IN FRIGID WATERS 350km east of Newfoundland, the West White Rose project is designed to produce up to 75,000 barrels of oil a day. Whether it actually pumps a drop is a separate question. In September Husky Energy, its main backer said it would review the investment and urged Canada’s government to take a direct stake. The province has since set new incentives for exploration and the federal government has announced C$320m ($240m) to support its energy sector. Yet Husky says West White Rose’s future remains in doubt.
This year’s implosion of oil prices has led companies to reconsider investments from Newfoundland to Nigeria. As capital has become scarce, some governments have taken action—for better or worse. Norway set new climate targets but also passed tax relief to encourage new drilling. In Canada, where an index of energy companies has shed more than half its value this year, the downturn has amplified long-standing questions about how the government can help—or whether it should.
Canada pumps more oil than anyone bar America, Saudi Arabia, and Russia. But covid-19 caps a bumpy decade. American shale has offered fast, easy (if not always profitable) growth compared with Canada’s offshore projects or its mucky oil sands, where building mines and processing thick bitumen is both costly and carbon-intensive. Inadequate pipelines from Alberta, the industry hub, added further strain. Equinor of Norway, ConocoPhillips, an American major, and Royal Dutch Shell, an Anglo-Dutch one, sold their oil sands in 2016 and 2017. In February Teck Resources, based in Vancouver, scrapped plans for a large new project. The company cited capital constraints, opposition from indigenous groups, and uncertain regulation.
Justin Trudeau, Canada’s prime minister since 2015, has coupled green ambition with a desire to avert the industry’s collapse. In his first term, he passed a carbon tax. But he also backed the government’s purchase of the Trans Mountain pipeline from Kinder Morgan, an American firm, to bring oil from Alberta to the Pacific.
As the pandemic has battered Canadian oil firms, Mr. Trudeau has tried to prop companies up without quite bailing them out. Measures include C$1.7bn to clean up abandoned wells and a national scheme to help all industries pay wages, more than C$1bn of which went to oil, gas, mining, and quarrying firms. The C$320m earmarked for Newfoundland and Labrador aims to help oil producers reduce their emissions and invest in research and facilities.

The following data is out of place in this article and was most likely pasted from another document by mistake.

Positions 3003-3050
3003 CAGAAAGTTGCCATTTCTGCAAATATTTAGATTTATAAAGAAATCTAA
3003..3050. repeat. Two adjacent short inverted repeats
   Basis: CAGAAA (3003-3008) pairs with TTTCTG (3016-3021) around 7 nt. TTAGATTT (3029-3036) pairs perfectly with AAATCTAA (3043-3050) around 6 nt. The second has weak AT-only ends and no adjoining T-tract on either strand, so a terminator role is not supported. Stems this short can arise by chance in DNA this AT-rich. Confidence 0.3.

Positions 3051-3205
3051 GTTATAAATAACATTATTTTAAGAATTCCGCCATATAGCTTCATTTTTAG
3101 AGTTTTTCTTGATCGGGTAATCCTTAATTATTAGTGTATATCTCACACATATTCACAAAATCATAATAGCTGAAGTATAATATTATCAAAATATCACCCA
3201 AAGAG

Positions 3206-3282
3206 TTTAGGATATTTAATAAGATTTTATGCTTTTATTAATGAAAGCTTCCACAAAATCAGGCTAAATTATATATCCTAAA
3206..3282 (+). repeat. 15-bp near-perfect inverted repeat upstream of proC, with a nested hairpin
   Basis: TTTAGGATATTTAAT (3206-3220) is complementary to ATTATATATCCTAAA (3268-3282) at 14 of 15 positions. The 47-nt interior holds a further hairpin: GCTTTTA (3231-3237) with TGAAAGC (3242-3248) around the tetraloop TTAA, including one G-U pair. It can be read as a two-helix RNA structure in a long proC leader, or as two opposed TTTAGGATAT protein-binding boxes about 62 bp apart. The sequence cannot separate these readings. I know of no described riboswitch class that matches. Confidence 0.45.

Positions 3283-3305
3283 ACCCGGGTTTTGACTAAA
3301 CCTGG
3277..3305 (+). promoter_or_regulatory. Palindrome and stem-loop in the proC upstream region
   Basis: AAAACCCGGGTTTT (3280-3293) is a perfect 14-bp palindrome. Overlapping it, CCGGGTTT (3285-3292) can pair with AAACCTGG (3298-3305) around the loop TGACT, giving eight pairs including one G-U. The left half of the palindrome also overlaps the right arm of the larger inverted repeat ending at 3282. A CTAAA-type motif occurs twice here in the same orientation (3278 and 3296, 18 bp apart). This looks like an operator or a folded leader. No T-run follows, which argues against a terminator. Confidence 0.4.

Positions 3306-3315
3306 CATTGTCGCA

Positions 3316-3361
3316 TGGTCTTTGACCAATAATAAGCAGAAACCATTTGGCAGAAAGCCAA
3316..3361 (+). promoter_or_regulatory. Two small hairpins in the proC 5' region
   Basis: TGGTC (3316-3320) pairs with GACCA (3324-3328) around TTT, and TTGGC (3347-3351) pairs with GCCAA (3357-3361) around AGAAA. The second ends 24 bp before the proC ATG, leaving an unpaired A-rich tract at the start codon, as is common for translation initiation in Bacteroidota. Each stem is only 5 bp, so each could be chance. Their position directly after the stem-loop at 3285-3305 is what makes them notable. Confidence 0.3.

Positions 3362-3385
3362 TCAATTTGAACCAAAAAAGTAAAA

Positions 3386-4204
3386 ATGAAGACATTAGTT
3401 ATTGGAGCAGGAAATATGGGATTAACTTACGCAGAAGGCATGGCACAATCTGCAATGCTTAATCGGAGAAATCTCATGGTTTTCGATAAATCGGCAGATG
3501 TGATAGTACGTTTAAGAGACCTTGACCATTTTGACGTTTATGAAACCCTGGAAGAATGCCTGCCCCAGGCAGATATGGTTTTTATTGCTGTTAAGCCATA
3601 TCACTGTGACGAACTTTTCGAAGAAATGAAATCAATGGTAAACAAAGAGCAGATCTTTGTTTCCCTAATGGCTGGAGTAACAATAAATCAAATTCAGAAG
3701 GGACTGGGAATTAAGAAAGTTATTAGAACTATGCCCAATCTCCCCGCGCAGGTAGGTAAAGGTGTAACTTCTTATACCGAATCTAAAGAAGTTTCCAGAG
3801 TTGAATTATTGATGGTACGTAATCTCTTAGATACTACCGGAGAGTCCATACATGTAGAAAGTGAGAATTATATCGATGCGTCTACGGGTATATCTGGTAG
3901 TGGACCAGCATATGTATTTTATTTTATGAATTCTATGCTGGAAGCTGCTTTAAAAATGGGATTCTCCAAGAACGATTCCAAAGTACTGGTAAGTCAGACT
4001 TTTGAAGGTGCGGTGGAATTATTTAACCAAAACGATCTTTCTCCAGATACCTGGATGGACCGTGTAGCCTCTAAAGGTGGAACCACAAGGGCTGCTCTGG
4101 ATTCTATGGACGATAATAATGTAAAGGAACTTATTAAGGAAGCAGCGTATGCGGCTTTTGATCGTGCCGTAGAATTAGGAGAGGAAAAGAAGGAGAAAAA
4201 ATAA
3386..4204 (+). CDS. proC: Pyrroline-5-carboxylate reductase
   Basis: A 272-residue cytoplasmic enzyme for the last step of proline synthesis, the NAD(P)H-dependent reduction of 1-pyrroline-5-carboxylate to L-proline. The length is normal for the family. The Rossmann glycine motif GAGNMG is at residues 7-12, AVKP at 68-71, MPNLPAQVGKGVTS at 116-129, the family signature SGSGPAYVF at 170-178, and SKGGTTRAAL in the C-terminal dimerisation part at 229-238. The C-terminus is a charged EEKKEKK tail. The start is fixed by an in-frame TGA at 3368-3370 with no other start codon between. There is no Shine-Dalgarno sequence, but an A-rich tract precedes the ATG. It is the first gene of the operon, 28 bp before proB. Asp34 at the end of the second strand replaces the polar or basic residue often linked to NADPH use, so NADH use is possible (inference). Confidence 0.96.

Paul Barnes of the Canadian Association of Petroleum Producers, a trade group, welcomes the assistance of Newfoundland and Labrador. Whether it helps projects advance is another matter, he says.
Equinor is among those to delay plans for Canadian offshore drilling. In September Jason Kenney, Alberta’s premier from the opposition Conservative Party, blasted Mr. Trudeau, a Liberal, for failing to offer more help. Mr. Kenney maintains that Canada’s oil sector can thrive if only Mr. Trudeau would let it (and, in a feat of rhetorical finesse, has argued the world will continue to depend on oil, not “unicorn farts”). In March Alberta took a C$1.5bn stake in TC Energy’s Keystone XL pipeline, to funnel crude from Alberta to refineries along America’s Gulf Coast, and backstopped the project with a $6bn loan guarantee.
Even generous aid would not spur rapid growth. Suncor, a giant Canadian producer, announced 2,000 lay-offs this month. Investors have little appetite for big projects. The sector won’t vanish; existing oil-sands endeavors can have operating costs as low as C$7 a barrel, says Mark Oberstoetter of Wood Mackenzie, a research firm. Besides fast-depleting American shale, oil sands’ steady output may look attractive, says Benny Wong of Morgan Stanley, a bank. Waterous Energy Fund, a private-equity firm that has bought more than half of the Canadian reserves sold in the past three years, has a simple strategy, says its boss, Adam Waterous: “Hold production flat and maximize sustainable free cash flow.” With or without government handouts.